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The five per cent lead to Englishwalas

Few years back a colleague covering the education beat had startled me with the input that for the past several years none from Delhi University’s St Stephen’s College had made to the civil services merit list. St Stephen’s College for years was considered nursery of nation’s civil servants and they did dominate the scene till the implementation of the Mandal Commission report in the early 1990s, which reserved 50 per cent of seats for candidates belonging to the scheduled castes, scheduled tribes and other backward classes (OBCs).

The implementation of the Mandal Commission report took place concurrently with the opening of the economy and also allowing private news channels, bringing a boom in the nation’s corporate sector. The social elite, now denied the opportunity of making it to civil list, made good in the corporate and media sectors, where being scion of a bureaucratic family or coming from a public school background became an added and sometimes defining qualification.

However, the loss of being part of nation’s policy-making mechanism could never be overcome and not surprising that the government in reformatting the civil services examinations has made it extremely biased against those not coming from an English medium background. It goes without saying that the reformed civil services examination pattern has the predominant influence of the fast vanishing tribe of English-speaking brown sahebs.

The latest round of reforms in the examination pattern seeks to turn the ongoing reform process of making it friendly towards the students coming from rural and semi-urban background on its head. It seeks to re-establish the predominance of English language even as the government continues to spend a fortune in the name of promoting official languages other than English.

Last week, for the first time in two decades, the Union Public Service Commission (UPSC) notified changes in the existing format on the pretext of giving a level playing field to aspirants from all the streams. It’s true that the earlier format favoured those from the science, mathematics and technology background but it’s also true that it did not differentiate between those coming from English medium background and otherwise.

The notification issued by the Department of Personnel and Training (DoPT) mentions that the new pattern of the Civil Services Examination conducted by the UPSC will have a separate paper on ethics, integrity and aptitude. It will include questions to test the candidate’s attitude and approach to issues relating to integrity, probity in public life and their problem solving approach to various issues and conflicts faced by them in dealing with society.

The DoPT has also changed the marks distribution of papers and increased the number of compulsory subject papers of general studies for the main examination. From this year itself, in the Civil Services (Mains) examination, there will be four compulsory general studies papers of 250 marks each, in addition to two optional papers of 250 marks each. The total marks for the main exams will be 1800.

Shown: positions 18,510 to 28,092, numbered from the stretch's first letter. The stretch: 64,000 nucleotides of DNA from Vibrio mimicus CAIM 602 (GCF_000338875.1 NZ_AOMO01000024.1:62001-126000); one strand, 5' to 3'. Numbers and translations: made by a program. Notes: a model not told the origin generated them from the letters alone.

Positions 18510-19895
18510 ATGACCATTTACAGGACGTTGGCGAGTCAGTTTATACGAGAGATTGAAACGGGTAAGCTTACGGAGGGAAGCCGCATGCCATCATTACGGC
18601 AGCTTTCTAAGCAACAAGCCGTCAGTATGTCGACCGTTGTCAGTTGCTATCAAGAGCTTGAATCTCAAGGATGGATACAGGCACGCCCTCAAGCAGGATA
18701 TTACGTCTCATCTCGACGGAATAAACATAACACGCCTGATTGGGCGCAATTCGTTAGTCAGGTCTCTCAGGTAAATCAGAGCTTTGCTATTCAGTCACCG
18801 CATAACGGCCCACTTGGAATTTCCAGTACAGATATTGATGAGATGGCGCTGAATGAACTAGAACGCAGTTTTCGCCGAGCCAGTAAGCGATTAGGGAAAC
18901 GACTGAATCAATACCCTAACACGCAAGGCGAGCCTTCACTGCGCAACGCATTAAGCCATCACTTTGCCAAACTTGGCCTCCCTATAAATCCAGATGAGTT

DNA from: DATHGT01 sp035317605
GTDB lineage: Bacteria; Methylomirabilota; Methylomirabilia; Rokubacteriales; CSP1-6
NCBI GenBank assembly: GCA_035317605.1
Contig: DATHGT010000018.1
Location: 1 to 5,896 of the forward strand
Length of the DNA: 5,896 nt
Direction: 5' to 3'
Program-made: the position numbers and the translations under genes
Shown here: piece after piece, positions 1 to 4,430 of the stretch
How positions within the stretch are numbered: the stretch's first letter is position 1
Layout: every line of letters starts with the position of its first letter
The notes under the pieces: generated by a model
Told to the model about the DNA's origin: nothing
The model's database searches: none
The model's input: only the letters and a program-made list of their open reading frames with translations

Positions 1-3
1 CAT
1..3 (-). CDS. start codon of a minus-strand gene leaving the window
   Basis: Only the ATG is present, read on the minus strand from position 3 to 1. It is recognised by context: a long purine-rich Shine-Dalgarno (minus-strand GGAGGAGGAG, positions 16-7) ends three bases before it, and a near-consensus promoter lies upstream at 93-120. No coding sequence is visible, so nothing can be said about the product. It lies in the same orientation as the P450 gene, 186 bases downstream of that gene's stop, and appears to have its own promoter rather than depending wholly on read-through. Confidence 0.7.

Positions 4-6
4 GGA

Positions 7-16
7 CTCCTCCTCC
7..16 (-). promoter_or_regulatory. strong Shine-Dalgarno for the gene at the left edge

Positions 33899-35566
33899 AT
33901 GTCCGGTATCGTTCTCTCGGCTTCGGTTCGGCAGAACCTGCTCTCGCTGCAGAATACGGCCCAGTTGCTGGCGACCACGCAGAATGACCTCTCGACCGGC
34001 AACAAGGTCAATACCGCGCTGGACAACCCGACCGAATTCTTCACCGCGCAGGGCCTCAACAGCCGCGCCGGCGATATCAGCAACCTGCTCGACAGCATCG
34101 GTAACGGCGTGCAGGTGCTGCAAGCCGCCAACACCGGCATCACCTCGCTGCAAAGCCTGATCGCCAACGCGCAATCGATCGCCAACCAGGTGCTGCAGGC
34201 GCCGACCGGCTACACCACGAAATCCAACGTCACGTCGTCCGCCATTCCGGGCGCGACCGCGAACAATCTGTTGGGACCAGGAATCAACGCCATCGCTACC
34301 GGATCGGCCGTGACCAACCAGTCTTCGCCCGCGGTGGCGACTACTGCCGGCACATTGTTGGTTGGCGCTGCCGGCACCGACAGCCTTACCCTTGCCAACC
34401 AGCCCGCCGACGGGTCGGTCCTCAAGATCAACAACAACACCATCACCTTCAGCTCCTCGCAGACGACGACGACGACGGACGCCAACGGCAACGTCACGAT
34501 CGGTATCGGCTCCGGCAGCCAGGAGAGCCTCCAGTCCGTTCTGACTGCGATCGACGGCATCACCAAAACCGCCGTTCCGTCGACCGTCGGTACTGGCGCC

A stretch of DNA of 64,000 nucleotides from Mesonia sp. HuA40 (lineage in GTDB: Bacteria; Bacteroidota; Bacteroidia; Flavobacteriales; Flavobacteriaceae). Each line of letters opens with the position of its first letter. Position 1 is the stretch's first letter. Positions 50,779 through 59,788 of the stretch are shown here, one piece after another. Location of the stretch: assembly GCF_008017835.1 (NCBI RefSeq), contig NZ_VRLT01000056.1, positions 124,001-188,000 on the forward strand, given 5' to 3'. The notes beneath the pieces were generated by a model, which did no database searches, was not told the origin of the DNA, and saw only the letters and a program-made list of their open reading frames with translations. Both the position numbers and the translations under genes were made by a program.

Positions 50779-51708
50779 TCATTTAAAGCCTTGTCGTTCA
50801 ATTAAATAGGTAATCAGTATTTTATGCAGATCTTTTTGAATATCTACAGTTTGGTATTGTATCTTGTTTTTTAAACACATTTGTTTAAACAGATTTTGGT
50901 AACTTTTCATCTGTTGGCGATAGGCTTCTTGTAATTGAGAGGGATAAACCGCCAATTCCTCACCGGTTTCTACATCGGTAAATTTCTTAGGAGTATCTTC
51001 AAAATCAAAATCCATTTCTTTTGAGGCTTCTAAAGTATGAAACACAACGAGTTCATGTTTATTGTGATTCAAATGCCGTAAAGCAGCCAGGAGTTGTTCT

The government justification in favour of the reforms is that it would bring a semblance of a level playing field among lakhs of candidates appearing in different subjects as aspirants earlier had to clear two qualifying language papers; English and a regional language. The regional language paper has been completely withdrawn. According to estimate, about six to 11 per cent candidates – who passed the preliminary qualifying examination – failed in the language papers in the second-tier examination. The UPSC has doubled the number of general studies papers to four and halved the number of optional papers. The new exam pattern has scrapped one optional subject.

As per the new scheme, paper one would have two section. The first section would be essay writing of 200 marks, to be answered in any language under the Eighth schedule. The second section would deal with proficiency in English language and would consist of 100 marks. Papers two, three, four and five of 250 marks each would cover topics in social and general sciences and also the newly included paper on ethics, integrity and aptitude. Papers six and seven would be optional to be chosen from an extensive list and will have 250 marks each.

The government’s justification is that several deserving candidates missed the bus under the earlier scheme as they failed to qualify the compulsory language – English and vernacular – papers. Thus the decision to do away with the qualifying papers but then why the introduction of the test of English proficiency of 100 marks.

According to reports, the decision to scrap one of the optional papers and also proficiency in the regional language was taken at the highest level by Prime Minister Manmohan Singh. The prime minister would not have taken this decision without getting the necessary inputs from his officers, which must have strengthened his resolve to make the scheme acquire a pro-elite bias as in line with his economic philosophy.

Those for the scheme could point out that after all the examination of English proficiency is just for 100 marks but these constitute more than five per cent of the total marks of 1800. At the time when merit list is finalised deciding what service a candidate could get, these five per cent could play the crucial role in getting the Englishwalas entry into the elite Indian Administrative Service, Indian Police Service and the Indian Foreign Service.

Sidharth Mishra is with Centre for Reforms, Development & Justice, and is consulting editor, Millennium Post

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